- "Victim" or "angst" songs (unless these are traits specific to the character you are auditioning for)
- Songs that are so obscure that NOBODY knows them. (There may be a good reason for their obscurity, and you don't want the directors to be focused so much on your odd song choice that they forget about YOU.) And please don't sing something you wrote yourself, either, God bless you.
- Songs from the show in question (unless specifically asked to sing something from the show)sharps and flats, making it very complicated for an accompanist to read. Many songs, particularly from the "Golden Age", are strongly associated with their original key, and should NOT be transposed to suit your voice. If you have to transpose a song from this style to make it work in your voice, it may be better to choose a different song.
- Overdone songs (i.e., anything from "Wicked", "Frozen", "Mauna", or whatever the current Disney hit happens to be, etc. - shows that are currently playing on Broadway) You can even find a variety of videos online dealing with this topic!
8. Get the music in your key. When downloading sheet music online, you must be careful to get the song in the key that is right for you. This is referred to as "transposition". But if you don't know anything about music theory and how key signatures work, you'll need to get assistance from someone who does. And by all means, once you have your sheet music printed out, take it to an accompanist or vocal coach to make sure that the music reflects the tempo and cuts as you want them for your audition, and that it looks right on the page. Online sheet music providers have come a long way, but sometimes the transposed music has strange symbols and and excessive sharps and flats, making it very complicated for an accompanist to read. Many songs, particularly from the "Golden Age", are strongly associated with their original key, and should NOT be transposed to suit your voice. If you have to transpose a song from this style to make it work in your voice, it may be better to choose a different song.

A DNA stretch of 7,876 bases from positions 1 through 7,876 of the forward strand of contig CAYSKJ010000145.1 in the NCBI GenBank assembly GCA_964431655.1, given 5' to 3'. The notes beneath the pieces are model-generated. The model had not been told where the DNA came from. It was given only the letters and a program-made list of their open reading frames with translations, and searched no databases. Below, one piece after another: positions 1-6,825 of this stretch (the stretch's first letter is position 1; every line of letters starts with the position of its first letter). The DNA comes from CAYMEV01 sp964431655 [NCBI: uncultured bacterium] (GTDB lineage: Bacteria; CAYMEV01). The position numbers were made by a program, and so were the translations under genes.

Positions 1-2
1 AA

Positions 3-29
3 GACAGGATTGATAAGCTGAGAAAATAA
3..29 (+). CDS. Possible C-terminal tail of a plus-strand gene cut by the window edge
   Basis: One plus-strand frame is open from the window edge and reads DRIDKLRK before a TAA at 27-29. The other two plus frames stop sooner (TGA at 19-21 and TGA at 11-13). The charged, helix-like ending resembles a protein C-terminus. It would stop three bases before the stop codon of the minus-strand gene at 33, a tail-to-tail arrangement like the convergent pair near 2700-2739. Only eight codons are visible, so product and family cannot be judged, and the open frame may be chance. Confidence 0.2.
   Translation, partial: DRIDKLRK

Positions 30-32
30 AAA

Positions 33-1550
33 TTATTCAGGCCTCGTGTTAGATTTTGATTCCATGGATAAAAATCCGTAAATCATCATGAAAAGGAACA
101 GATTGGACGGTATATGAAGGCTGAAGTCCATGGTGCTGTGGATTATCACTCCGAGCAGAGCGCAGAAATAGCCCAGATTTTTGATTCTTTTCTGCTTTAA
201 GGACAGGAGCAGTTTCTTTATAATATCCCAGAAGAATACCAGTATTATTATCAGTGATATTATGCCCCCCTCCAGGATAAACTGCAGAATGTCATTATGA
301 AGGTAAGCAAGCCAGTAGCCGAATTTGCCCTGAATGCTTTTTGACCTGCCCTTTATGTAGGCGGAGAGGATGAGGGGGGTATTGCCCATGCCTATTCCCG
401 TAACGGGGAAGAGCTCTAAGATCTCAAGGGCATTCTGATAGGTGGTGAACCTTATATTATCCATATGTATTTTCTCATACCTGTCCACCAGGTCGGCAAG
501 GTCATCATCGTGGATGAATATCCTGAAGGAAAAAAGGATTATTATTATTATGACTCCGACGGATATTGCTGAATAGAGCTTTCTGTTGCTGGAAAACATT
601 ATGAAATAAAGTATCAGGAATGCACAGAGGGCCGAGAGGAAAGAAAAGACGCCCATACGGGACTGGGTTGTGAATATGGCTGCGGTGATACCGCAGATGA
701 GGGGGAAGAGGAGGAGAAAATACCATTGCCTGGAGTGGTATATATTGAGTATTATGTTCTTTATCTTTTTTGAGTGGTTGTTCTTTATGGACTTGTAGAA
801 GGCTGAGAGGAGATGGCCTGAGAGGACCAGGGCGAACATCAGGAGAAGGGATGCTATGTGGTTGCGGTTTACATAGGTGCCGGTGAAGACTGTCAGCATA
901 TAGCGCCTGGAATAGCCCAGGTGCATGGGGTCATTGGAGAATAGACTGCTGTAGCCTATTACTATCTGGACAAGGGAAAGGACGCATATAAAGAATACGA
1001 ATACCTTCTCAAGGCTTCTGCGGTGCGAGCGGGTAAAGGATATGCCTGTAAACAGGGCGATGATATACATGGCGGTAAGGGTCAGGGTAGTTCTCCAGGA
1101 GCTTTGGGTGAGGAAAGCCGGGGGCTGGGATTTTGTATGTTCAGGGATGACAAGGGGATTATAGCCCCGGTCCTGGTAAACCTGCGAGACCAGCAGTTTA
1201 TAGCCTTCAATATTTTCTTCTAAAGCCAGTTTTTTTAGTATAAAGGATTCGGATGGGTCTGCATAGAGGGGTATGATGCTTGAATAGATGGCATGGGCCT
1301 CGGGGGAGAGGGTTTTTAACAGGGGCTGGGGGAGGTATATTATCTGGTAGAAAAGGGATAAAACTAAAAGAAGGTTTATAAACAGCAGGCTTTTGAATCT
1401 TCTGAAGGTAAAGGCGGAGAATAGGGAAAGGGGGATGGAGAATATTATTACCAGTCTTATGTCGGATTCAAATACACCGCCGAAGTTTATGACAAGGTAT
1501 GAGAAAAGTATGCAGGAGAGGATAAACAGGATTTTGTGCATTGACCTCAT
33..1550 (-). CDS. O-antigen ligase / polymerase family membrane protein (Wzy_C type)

9. When in a pinch....like when you're still working on your "audition book" and you have no idea what to sing for a particular audition that is coming up in 3 days? Whatever the part you are going for, try to find something that portrays a similar character AND is from a similar style of show (or something written by the same composer/lyricist) AND has a similar vocal range. If the character is a belter, you don't want to come in with a legit soprano song. And if the role calls for a tenor with a high C, you don't want to choose a baritone ballad.
All of this can take a lot of research, especially if you are new to the auditioning world, and if you aren't yet a particularly big theatre buff. A good vocal coach can help evaluate your voice, recommend appropriate songs, and help you polish your audition songs to get them performance ready. If you are serious about pursuing a career in musical theatre, regular sessions with a trusted vocal coach &/or voice teacher are the best investment you can make!